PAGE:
On March 12, 1776, the Continental Congress released a public notice thanking the women who were contributing to the revolutionary cause. The notice first appeared in a Baltimore newspaper. The notice urged others to recognize women’s contributions and announced, “The necessity of taking all imaginable care of those who may happen to be wounded in the country’s cause, urges us to address our humane ladies, to lend us their kind assistance in furnishing us with linen rags and old sheeting, for bandages.” Nursing and “camp followers” were not the only contribution that women gave to the revolutionary cause. There are many examples of women doing far more than nursing and making bandages.
Deborah Sampson was 22 years old when she dressed in men’s clothing and enlisted in the Continental Army as Robert Shirtliff. Sampson joined the 4th Massachusetts Regiment, a light infantry regiment in Uxbridge. Light Infantry Companies were elite troops, specially picked because they were taller and stronger than average. Light infantry units were usually used for to protect a larger units flank, provide a rear guard, or were sometime sent on reconnaissance missions. Because she joined an elite unit, Sampson’s disguise was more likely to succeed, since no one was likely to look for a woman among soldiers who were specially chosen for their above average size and physical ability. At the battle of Tarrytown, New York, Sampson was injured taking two musket balls in the thigh and a laceration to the head. She was taken to a doctor who examined the head wound and bandaged it. She then snuck away, removing one of the musket balls on her own, with a pocket knife. she sewed the wound closed and returned to her unit. The other bullet remained in her leg for the rest of her life. Sampson was then reassigned as the personal attendant of General John Paterson. Paterson and his company were sent to quell a riot in Philadelphia in the summer of 1783. While in Philadelphia, Sampson became ill and was sent to Dr. Barnabas Binney. Binney removed Sampson’s clothing and discovered that she was disguised, but instead of revealing this to Sampson’s Commander, he had her taken to his house where Binney’s wife and daughters nursed Sampson back to health. When Dr. Binney asked Sampson to deliver a note to General Paterson, she correctly assumed that it would reveal her sex. In other cases, women who pretended to be men to serve in the army were reprimanded, but Paterson gave her a discharge, a note with some words of advice, and enough money to travel home. She was honorably discharged at West Point, New York , on October 25, 1783, after a year and a half of service.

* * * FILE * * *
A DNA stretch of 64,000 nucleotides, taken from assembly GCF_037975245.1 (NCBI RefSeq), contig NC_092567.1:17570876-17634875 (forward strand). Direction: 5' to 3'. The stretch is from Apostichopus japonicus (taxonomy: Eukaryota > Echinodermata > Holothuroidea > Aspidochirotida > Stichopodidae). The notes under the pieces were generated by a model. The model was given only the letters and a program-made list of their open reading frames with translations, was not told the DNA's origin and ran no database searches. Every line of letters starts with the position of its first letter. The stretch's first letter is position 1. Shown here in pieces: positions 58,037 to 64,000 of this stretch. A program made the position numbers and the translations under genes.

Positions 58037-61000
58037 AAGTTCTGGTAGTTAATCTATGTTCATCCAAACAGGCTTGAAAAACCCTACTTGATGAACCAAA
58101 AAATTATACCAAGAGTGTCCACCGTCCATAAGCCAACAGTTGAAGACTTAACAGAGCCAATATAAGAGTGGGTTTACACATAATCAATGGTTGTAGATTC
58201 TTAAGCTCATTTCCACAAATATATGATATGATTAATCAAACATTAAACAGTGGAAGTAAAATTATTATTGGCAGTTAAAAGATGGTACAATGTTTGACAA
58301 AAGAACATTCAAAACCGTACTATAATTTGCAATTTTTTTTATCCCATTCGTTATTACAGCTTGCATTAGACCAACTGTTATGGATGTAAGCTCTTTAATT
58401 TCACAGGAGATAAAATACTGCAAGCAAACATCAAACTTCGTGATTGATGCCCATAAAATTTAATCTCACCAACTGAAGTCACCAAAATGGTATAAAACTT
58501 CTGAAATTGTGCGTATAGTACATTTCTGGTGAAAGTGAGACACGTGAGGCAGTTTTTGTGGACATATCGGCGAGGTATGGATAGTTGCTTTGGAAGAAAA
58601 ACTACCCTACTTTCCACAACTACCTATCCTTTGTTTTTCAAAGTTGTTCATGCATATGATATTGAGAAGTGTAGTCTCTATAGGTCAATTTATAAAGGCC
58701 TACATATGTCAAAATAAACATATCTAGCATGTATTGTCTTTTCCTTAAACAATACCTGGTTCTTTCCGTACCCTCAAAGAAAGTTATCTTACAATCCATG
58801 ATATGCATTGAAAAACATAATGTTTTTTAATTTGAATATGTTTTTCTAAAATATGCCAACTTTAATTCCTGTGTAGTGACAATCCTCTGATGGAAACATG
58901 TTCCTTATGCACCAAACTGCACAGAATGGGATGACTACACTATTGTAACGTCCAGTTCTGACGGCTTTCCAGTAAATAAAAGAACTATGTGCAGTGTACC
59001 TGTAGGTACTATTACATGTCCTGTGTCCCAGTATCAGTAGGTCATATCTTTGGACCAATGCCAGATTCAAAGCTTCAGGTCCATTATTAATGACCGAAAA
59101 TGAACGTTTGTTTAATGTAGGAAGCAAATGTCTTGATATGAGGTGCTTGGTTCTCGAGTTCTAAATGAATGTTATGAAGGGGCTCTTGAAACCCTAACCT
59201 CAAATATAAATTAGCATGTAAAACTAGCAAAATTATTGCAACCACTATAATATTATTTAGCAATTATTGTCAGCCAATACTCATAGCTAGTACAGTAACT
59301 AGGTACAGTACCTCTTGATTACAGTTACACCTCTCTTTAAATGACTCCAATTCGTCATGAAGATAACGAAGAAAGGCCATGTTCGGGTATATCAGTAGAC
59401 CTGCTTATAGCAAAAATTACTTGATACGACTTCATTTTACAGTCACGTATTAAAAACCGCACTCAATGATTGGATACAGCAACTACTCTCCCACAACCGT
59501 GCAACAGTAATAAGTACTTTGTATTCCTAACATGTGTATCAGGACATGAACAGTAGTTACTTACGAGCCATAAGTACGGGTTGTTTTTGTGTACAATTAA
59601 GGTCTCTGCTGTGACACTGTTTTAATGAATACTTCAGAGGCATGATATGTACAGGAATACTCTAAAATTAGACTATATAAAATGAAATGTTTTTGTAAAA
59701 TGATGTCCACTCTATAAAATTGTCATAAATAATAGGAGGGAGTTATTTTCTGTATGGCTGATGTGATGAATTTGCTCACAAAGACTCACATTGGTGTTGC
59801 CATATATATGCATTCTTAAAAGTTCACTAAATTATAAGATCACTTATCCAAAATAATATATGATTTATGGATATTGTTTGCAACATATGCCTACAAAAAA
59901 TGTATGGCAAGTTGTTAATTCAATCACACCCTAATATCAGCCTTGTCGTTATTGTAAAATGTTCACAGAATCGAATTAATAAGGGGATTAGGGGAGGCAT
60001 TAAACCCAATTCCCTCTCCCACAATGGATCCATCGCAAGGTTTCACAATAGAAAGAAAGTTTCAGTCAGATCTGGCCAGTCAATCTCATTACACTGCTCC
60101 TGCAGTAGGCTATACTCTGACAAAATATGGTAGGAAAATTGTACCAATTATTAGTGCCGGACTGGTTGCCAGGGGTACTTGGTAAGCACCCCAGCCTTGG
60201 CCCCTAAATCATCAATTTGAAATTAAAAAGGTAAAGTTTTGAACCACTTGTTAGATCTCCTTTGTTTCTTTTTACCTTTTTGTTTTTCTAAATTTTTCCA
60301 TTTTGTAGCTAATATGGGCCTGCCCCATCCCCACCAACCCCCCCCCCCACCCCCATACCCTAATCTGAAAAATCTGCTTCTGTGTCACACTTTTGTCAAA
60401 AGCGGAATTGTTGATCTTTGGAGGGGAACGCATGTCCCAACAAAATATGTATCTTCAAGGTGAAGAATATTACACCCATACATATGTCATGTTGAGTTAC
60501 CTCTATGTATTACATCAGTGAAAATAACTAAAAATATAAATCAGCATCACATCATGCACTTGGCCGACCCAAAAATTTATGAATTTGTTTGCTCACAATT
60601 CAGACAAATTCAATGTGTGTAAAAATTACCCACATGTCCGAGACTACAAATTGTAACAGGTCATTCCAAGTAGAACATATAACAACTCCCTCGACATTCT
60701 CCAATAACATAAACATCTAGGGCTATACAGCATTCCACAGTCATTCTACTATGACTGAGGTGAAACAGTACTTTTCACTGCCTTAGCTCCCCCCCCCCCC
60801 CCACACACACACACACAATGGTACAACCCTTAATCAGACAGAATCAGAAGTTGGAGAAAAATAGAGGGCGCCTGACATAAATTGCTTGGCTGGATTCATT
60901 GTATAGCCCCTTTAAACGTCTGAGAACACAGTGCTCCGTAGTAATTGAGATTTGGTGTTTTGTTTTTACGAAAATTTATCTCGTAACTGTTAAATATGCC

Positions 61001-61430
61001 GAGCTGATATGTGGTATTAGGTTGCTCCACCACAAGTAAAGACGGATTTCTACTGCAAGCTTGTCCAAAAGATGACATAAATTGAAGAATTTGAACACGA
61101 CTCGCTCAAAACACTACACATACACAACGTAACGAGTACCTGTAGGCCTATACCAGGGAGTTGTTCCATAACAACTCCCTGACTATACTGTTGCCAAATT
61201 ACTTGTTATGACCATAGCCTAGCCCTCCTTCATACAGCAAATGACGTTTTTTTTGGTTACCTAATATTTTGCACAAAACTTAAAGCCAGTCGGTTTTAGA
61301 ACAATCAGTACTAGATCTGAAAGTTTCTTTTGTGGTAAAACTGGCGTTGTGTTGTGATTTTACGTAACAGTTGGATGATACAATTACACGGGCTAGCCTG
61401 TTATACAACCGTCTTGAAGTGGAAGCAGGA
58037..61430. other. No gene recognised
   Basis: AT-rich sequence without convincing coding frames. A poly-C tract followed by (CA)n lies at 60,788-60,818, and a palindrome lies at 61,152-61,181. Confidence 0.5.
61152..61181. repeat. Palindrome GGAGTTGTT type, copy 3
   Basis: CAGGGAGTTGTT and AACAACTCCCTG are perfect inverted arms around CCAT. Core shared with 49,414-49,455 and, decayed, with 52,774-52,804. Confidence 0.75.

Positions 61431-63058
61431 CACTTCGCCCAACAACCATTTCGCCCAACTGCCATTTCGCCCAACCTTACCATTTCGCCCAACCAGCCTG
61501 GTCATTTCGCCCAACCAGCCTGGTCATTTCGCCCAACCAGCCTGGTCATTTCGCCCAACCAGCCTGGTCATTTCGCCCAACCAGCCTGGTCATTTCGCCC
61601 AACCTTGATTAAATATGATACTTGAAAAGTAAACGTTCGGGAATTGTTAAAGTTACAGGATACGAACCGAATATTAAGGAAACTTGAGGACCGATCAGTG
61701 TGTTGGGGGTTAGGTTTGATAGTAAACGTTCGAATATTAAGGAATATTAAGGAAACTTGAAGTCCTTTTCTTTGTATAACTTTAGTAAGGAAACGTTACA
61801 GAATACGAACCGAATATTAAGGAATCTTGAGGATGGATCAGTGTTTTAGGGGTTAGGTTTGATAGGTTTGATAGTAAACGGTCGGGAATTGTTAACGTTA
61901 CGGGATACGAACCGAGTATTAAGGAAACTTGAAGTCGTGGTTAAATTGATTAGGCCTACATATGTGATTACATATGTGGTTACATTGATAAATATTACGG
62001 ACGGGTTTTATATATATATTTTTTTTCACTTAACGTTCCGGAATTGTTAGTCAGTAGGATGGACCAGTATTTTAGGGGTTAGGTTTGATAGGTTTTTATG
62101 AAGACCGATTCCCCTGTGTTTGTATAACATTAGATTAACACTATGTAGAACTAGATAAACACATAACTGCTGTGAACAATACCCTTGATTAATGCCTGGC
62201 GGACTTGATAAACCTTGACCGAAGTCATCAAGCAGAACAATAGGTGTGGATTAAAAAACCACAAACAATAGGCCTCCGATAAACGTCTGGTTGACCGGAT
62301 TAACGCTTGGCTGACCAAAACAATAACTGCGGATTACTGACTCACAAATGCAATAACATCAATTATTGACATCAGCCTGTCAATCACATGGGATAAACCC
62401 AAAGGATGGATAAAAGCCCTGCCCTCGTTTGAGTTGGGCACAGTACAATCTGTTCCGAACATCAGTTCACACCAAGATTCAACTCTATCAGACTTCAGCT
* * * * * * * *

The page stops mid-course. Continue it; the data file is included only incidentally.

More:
Prudence Cummings Wright
When the men of Pepperell, Massachusetts marched off to fight for the patriot cause, the women of the town mustered their patriotic spirit and formed their own militia to protect the town. Prudence Cummings Wright was elected the leader of this militia named Mrs. David Wright’s Guard. The militia unit originally formed when Wright had overheard her brother-in-law discussing giving intelligence to the British in Boston. The all female militia unit would dress in men’s clothing and carry hunting rifles and farm tools as weapons. Wright’s Militia watched the only bridge that these British spies could cross. The Militia caught the spies and turned over the information to continental authorities.
There are many more stories out there of the women who fought and assisted the revolutionary cause. Women who did not gain the notoriety of Martha Washington, or Abigail Adams. Please check out the links below that will tell you more about the Women who are heroes of the American Revolution!
American Battlefield Trust – Women of the Revolution
Journal of the American Revolution – 10 Amazing Women of the Revolutionary War
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